The buffer selected to maintain the liquid formulations at a physiologically acceptable pH range is preferably at a concentration from about 1 to about 50 mM, more preferably from about 10 to about 25 mM.
The lyophilized formulations of this invention comprise: 1) recombinantly produced, purified IFN-β; 2) one or more non-ionic detergents or a combination of one or more non-ionic detergents and an additional lyophilizable solubilizing and/or stabilizing agent; 3) a carrier; and 4) a small amount of buffer that provides a physiologically acceptable pH range upon reconstitution.
The lyophilizable additional solubilizing/stabilizing agent is preferably SDS (at the concentrations indicated above for liquid formulations). Glycerol at the concentration ranges employed in the compositions of this invention is considered a non-lyophilizable additional solubilizing and/or stabilizing agent, and, therefore, the concentrations of non-ionic detergents in the lyophilized formulations of this invention are those essentially as outlined above for liquid formulations in the absence of glycerol.
The carrier in said lyophilized formulations can include the carbohydrate stabilizers either alone or in combination as outlined above for liquid formulations and in similar concentration ranges as well as human serum albumin alone or in combination with said carbohydrate stabilizers; however, such a selected carrier must not only have a stabilizing effect but also must provide bulk to the lyophilized product and is, therefore, herein termed a bulking/stabilizing agent. Preferred bulking/stabilizing agents, at preferred concentration ranges by volume noted in parentheses, include dextrose alone (about 1% to about 10%, more preferably, about 2% to about 5%); the combination of dextrose (about 0.1% to about 5%, more preferably about 0.1% to about 0.2%) with mannitol (about 0.5% to about 5%, more preferably about 1% to about 3%; or with human serum albumin (HSA) at a concentration from about 1% to about 5%, more preferably about 1% to about 2%; and HSA alone (preferably from about 1 to about 5%, more preferably about 2.5%). More preferred bulking/stabilizing agents are dextrose, preferably at a concentration of about 5%, and a combination of dextrose and mannitol at a concentration ratio by volume of from about 1/5 to about 1/20 (dextrose/mannitol), and more preferably at a concentration ratio of about 1/10. Such combinations of dextrose and mannitol are the most preferred bulking/stabilizing agents of the lyophilized formulations of this invention.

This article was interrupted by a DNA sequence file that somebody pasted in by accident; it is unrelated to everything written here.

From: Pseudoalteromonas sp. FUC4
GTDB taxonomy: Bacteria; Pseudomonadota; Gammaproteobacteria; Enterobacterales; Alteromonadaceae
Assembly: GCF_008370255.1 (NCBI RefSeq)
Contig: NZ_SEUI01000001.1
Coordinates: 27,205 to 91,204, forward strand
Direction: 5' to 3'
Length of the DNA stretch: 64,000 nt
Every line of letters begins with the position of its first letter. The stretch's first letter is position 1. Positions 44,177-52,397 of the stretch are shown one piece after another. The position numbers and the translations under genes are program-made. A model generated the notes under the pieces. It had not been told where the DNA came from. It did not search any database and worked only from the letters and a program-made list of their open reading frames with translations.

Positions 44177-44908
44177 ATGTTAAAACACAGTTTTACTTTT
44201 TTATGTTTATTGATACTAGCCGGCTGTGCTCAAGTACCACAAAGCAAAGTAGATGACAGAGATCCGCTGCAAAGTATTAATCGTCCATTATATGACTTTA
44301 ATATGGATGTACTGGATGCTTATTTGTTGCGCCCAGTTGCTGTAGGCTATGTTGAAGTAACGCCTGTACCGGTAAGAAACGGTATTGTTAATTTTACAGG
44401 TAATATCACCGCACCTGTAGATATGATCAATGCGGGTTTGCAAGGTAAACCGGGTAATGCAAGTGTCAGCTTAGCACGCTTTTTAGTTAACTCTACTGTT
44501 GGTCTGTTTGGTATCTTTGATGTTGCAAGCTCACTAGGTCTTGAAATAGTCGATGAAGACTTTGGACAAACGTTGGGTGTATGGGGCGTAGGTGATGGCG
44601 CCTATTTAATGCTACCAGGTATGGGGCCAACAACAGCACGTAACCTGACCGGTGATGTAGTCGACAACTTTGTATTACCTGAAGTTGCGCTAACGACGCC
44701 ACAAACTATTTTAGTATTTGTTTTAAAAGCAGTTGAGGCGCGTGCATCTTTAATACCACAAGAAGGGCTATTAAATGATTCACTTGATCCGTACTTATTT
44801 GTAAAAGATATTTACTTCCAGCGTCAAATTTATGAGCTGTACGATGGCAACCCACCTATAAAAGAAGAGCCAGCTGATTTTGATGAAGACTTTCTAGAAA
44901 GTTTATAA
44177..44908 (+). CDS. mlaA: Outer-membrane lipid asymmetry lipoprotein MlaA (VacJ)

For lyophilized formulations, the buffer is preferably selected from buffers, such as citrate, maleate, acetate and phosphate, more preferably acetate or phosphate, and still more Preferably phosphate, at the same preferred concentration range as indicated above for liquid formulations. Further, for lyophilized formulations, it is preferred that the pH of the composition to be lyophilized (preferably, the IFN-β desalted pool) be maintained in the preferred range of 3.5 to about 6.5, more preferably from about 4 to about 6.0, and still more preferably about 6, to prevent the creation of aggregates during the formulation process because of any time delays necessitated by manufacturing requirements. However, if lyophilization is to be performed within about an hour, preferably less than an hour after neutralization (or if the formulation is liquid), the pH of the formulations can range from about 3.5 to about 9.5, preferably from about 4 to about 8, more preferably from about 5.5 to about 7.5, and still more preferably from about 6.0 to about 7.2.
Both the liquid and lyophilized formulations of this invention can further contain a minor amount of preservative to enhance chemical stability.
The particular biocompatible polymeric non-ionic detergents employed and the concentration thereof depend mainly on the particular IFN-β protein or analog to be formulated, the presence or absence of an additional solubilizing and/or stabilizing agent (most notably glycerol), the concentration of the IFN-β, and pH of the formulation. The optimal concentration of the non-ionic detergent depends upon the pH of the formulation. For example, when Trycol® LAL-12 or Plurafac® C-17 are employed alone as a solubilizer/stabilizer of normal dosage compositions of IFN-β at pH 5.0, both non-ionic detergents at concentrations as low as 0.01% can solubilize IFN-β. At pH 7.0, 0.15% Trycol® LAL-12 can solubilize normal dosage IFN-β compositions with only minor aggregation. Plurafac® C-17 at 0.05% concentration can solubilize normal dosage IFN-β compositions at pH 6. In general, the lower the pH of the formulation, the lower the concentration of the non-ionic detergent that is necessary to solubilize/stabilize it.
Further, the concentration of the biocompatible, non-ionic, polymeric detergent varies with the concentration of IFN-β in the formulation. For example, a high dosage formulation of IFN-β is that which contains about 1 to about 2 mg/ml of IFN-β in the final container vial (2 to 4×108 units per mg). A normal dosage formulation has 0.25 mg/ml of IFN-β in the final container vial (0.5×108 units per mg), whereas, a low dosage formulation has 0.125 mg/ml of IFN-β in the final vial (0.25×108 units per mg). The preferred concentration range of the solubilizer/stabilizer containing one or more non-ionic detergents for a high dosage formulation is from about 0.1% to about 5%, preferably 0.25% to about 3%, and more preferably from about 0.5% to about 2.0%. For the normal dosage formulations of IFN-β, the preferred concentration range of the non-ionic detergent is from about 0.005% to about 1.0%, more preferably 0.075% to about 0.5%, and still more preferably from about 0.01% to about 0.3%.